The specialist Money Mechanics project is designed and delivered by the financial education charity MyBnk, The Royal Association for Deaf people (RAD) and Royal Society for Blind Children (RSBC).
Kirsty Bowman-Vaughan, Financial Education Lead at the MAS said their investigation found “barely any” specialised services were delivered to young people with these additional needs.
Just 29% of young people who are blind or Deaf manage their own finances.
The project will see over a thousand 16-25 year olds living with sight or hearing loss learn how to budget, bank, borrow safely, in their first languages to take control of their lives, sustain work, go to university, move into independent living and live life “without limit”. Training will also be scaled to other youth organisations.
The launch, endorsed by former Cabinet Officer Minister, Lord Blunkett, also saw keynote speeches and guests experience the games and activities we are trialling with young people.
Nearly 70% of blind and partially sighted young people are living on the poverty line and only 41% of Deaf young people gained 5+ GCSEs graded A* -C including English and Maths in 2016.
Those with disabilities also face a double disadvantage when it comes to managing their money and accessing financial services.
The project will focus on contextualising three award winning MyBnk education programmes, Money Twist to arm them with core money skills and navigate the financial system, Uni Dosh, so they can make an informed choice about going to university and live independently, and Enterprise-in-a-Box to equip them with employability skills.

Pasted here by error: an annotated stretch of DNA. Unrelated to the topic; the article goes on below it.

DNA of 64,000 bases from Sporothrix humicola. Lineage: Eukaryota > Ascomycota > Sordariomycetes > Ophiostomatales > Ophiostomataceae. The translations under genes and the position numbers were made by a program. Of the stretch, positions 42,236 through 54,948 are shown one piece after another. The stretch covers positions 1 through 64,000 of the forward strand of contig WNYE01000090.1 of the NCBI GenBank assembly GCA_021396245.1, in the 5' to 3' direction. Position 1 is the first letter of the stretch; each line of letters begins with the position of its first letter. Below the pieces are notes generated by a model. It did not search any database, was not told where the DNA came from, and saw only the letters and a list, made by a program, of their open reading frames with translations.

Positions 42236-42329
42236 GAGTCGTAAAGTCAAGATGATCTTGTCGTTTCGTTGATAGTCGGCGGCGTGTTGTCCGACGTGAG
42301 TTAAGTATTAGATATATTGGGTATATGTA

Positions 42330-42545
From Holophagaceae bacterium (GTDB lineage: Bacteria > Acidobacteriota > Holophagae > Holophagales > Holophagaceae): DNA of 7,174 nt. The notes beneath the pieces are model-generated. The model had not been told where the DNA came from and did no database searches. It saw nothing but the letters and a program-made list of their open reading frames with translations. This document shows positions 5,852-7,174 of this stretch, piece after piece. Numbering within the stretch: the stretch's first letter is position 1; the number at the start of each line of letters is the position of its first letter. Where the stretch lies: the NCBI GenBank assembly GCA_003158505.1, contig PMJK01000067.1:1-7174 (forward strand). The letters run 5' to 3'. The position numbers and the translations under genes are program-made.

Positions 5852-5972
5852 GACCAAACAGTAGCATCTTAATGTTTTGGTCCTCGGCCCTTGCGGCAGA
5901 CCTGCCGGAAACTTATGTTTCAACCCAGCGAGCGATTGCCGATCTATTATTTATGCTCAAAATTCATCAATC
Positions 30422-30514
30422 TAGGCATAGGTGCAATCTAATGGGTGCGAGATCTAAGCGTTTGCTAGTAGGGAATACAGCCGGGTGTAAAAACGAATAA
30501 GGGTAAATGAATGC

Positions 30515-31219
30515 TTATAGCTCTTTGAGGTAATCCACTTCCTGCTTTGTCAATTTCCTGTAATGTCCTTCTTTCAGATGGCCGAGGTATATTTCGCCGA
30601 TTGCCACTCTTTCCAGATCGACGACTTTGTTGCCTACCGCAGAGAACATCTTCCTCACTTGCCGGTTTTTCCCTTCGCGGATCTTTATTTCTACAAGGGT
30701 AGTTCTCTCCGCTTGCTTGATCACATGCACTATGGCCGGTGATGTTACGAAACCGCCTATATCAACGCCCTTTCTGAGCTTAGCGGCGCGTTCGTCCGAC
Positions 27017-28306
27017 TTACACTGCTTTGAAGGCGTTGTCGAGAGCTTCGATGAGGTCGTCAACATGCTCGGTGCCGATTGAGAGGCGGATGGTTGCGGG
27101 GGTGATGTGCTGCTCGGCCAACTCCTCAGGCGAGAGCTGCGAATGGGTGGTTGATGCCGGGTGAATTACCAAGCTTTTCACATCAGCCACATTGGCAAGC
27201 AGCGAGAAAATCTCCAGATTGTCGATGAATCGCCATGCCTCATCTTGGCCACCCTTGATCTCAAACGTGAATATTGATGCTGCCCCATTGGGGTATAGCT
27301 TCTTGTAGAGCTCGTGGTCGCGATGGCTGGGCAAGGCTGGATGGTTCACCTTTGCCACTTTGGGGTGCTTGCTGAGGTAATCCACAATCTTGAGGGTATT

L to R: Kevin Satizabal, Young Ambassador, RSBC, Mike Brace CBE,
Money Mechanics Project Lead, Sharan Jaswal from MyBnk.
At the launch, Keynote speaker Toby Linton Burton, Chair of RAD, CFO at The Economist and British Sign Language user said “parents lacked the knowledge to help their Deaf child look after their finances.” Former Paralympian Mike Brace CBE, who was blinded at the age of ten, told guests “if you can’t be in control of your money, you can’t be in control of your life.”
“Deaf or blind young people have lower incomes and higher expenses than their peers, research shows they are frightened of money, are more vulnerable to debt and six out of ten find banks intimidating and unhelpful,” said Money Mechanics Project Lead, Sharan Jaswal from MyBnk. Adding: “we will not leave them behind. This project will educate and empower them.”
Paul Newbury, Head of the Hearing Impaired Unit at St. Clere’s school spoke of his fears for young Deaf people who will not have the chance to fulfil their potential due to the lack of initiatives, such as Money Mechanics. Kevin Satizabal, Young Ambassador, RSBC, who is also blind, echoed these sentiments saying: “It’s about independence. You don’t know how liberating managing your own money is.”
Supported by players of People’s Postcode Lottery, the ‘Dream Fund’ project will arm these young people with the skills to survive, thrive and live independently. We also intend to roll out the scheme via other charities nationwide.